What not to say in an interview

Note: This semester I am fortunate to be working with a young man, Kevin Hassard, who is going to write a few guest entries for the blog. Kevin is a sophomore at North Carolina State University majoring in English with an education concentration. He is originally from Clayton, North Carolina. He hopes to work at a local high school before joining the Peace Corps after graduation. Since my primary audience for this blog is college students and recent graduates, I think many of you will appreciate reading entries from his perspective. And if I have something to add, I’ll insert it in brackets.

What not to say in an interview

We’ve all left interviews thinking “Wow! That couldn’t have gone any better” or “That was awkward and terrible.” When it goes bad, lack of interest from an employer isn’t surprising. However, what happens when you think an interview went amazing and you still don’t get a call back? It’s that same bewilderment you’re left with after a great first date, wondering why they didn’t call. I recently read the article “Drinking, Crying and Other Less Obvious Ways to Tank a Job Interview,” which offered tips on what NOT to do during an interview. Yes, there are some things we are all cognizant of, such as not showing up hung-over or in sweatpants to an interview. Also, for anyone who’s ever seen the movie Step Brothers, you know not to do any of that! But what about the small subtleties we’re not always aware of that are red flags for employers? I thought the article did a great job addressing these issues. There are 25 suggestions overall, but I will only address a few I particularly noted in this first blog post.  I’ll cover some more of the suggestions on Thursday.

“Trashing a Boss or Old Job”: Most people have been on interviews where they’re hit with the question, “So why did you leave your old job?” Your minds begin to race. “Where do I start? The low pay, my boss was a jerk, etc., etc.” The article begins with this main point. Do not trash your former employer. Take the high road after leaving an old job. A key point is to “handle it with class.” You have an opportunity to show an employer that you will continue to uphold that company’s name if your employment doesn’t pan out.

“Over-Selling Yourself”: “Interviews should be a conversation, not a sales pitch.” Interviewers don’t want to hear about how perfect you are. The important thing is to state what you do well but also to show what your weaknesses are. Having the “moxy” to admit your own flaws shows a lot more about your character than anything else. Don’t be afraid to reveal your strengths, but know the limits of your self-endearment. [Step 1: Identify your skills and strengths can help you figure out what traits to emphasize. Tip 45: Prepare for difficult questions can help you answer questions about your strengths and weaknesses.]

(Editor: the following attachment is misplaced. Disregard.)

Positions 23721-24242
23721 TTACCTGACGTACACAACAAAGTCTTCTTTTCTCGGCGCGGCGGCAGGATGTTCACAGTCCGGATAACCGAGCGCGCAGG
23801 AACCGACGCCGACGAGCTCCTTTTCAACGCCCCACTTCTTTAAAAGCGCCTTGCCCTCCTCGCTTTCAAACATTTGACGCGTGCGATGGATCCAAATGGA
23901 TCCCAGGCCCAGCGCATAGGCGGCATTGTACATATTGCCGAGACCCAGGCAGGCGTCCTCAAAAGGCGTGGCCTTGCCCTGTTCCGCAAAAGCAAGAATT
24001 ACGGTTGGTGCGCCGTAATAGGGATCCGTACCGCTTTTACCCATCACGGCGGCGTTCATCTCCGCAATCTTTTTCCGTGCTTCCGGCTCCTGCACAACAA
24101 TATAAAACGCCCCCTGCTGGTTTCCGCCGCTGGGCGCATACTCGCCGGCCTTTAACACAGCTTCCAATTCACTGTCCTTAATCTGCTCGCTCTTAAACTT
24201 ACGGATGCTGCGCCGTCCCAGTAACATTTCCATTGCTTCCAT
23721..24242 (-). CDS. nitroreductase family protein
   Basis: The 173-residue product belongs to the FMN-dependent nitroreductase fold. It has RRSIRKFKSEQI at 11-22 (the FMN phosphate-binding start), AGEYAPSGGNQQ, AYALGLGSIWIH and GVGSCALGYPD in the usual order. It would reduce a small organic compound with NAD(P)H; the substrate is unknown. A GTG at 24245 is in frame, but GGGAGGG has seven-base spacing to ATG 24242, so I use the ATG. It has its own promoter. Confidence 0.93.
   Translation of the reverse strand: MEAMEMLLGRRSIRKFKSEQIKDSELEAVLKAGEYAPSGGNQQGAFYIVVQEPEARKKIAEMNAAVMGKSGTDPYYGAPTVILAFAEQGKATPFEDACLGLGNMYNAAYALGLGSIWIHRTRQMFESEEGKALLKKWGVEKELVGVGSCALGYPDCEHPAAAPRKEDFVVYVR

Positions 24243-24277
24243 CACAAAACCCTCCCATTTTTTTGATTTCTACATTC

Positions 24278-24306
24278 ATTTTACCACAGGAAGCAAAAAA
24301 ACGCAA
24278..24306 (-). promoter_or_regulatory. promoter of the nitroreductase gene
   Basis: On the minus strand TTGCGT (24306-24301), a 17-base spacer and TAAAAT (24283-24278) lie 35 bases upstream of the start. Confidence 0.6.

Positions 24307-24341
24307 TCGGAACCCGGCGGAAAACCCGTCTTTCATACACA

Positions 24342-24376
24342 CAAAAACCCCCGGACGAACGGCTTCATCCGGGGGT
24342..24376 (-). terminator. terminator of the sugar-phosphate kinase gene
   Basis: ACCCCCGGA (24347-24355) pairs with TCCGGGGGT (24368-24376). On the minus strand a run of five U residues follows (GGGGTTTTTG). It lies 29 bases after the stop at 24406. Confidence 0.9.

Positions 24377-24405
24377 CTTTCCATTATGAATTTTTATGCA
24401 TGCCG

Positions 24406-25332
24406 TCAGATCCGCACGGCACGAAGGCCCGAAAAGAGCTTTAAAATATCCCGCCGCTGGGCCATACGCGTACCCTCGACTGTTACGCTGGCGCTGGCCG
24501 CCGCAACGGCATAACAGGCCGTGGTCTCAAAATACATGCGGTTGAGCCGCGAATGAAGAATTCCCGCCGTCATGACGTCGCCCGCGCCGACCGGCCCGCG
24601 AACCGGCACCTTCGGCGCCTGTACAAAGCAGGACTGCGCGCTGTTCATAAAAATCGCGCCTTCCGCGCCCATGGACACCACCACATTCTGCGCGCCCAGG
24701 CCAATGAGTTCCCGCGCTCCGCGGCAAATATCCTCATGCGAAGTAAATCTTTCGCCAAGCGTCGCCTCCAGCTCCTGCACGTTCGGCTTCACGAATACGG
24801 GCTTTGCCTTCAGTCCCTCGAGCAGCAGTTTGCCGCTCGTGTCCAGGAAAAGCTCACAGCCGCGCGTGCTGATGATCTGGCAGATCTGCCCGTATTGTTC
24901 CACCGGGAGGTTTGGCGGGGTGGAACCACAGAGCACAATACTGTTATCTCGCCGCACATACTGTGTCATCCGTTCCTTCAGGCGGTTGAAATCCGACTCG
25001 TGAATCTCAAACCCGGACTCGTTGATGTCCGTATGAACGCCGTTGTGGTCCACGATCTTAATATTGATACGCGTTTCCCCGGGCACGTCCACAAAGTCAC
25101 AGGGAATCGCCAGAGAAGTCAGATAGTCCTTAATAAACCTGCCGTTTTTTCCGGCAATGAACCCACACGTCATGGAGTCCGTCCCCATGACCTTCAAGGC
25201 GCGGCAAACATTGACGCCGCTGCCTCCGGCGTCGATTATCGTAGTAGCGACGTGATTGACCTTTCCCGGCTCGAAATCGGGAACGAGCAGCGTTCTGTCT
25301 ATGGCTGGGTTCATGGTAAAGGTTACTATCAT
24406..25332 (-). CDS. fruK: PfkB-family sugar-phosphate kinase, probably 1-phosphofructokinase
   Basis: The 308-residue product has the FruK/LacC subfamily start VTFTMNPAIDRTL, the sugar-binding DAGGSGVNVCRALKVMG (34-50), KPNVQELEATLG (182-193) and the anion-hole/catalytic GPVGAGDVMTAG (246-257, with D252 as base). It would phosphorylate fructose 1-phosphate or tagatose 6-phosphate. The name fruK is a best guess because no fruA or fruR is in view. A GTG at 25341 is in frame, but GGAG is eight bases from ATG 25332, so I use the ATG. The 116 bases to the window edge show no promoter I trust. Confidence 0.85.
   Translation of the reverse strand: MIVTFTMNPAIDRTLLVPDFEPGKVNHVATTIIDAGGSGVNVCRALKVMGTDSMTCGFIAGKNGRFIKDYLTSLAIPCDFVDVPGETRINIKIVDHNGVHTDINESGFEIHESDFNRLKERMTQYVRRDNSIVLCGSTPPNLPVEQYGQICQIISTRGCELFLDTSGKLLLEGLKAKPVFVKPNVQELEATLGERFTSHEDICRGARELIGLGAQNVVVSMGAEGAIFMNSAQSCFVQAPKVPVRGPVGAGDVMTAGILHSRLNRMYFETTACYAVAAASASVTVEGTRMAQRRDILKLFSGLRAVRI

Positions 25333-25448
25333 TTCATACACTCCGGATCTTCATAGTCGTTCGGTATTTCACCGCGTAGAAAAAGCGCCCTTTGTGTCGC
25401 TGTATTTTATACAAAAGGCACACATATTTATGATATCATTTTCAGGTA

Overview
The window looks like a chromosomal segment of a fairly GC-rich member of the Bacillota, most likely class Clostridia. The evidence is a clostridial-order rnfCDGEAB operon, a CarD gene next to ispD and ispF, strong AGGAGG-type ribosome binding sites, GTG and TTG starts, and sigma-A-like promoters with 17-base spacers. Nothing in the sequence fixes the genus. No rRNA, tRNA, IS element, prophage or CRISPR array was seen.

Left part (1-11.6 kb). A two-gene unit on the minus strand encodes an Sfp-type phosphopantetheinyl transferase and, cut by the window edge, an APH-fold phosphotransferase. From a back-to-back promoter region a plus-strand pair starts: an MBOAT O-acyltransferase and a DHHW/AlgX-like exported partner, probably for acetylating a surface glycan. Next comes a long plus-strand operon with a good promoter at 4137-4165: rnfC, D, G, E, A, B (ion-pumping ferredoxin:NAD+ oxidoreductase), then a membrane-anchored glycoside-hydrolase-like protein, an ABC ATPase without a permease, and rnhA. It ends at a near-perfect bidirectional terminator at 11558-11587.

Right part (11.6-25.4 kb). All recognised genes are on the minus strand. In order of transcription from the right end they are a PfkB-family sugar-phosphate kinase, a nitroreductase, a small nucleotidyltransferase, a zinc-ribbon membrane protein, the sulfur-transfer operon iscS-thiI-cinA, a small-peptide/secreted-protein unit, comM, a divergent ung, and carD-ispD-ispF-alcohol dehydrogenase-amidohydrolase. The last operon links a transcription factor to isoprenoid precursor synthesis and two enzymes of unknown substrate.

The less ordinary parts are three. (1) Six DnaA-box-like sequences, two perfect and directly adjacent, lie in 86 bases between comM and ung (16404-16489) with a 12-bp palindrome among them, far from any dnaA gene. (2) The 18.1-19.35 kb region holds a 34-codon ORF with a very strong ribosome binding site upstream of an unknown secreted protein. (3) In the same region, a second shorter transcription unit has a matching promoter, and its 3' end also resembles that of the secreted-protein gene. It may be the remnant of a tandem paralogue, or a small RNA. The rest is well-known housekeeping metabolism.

“Not Preparing Anecdotes”: “Saying you have a certain skill set or experience isn’t enough.” It’s important to go into interviews with stories prepared. Explain how certain circumstances and experiences have given you a particular ability that makes you unique for the job. [Appendix J: Typical Interview Questions suggests how to prepare anecdotes.]

“Having a Know-It-All-Mentality”: Employers want “team players”; don’t walk into the interview like you own the place. You have to earn your place; which means showing respect to those around you. Going into an interview appearing arrogant will almost always leave you without a job. Employers want to hire someone who is going to help their coworkers and who will be easy to work with.

“Not Taking Ownership of Mistakes”: This goes along with a few of the points above. Employers love humility; admit your mistakes, but also say what you learned from them. No employer expects you to be perfect. However, it shows class when you’re able to say what you’ve done wrong, and it shows maturity when you describe the ways those experiences helped you grow.

That’s it for this blog post. I recommend that everyone go through all 25 suggestions in the article. It provides great analysis in addition to the tips they offer. Thank you for reading and be sure to check back for more analysis on other tips from the same article soon!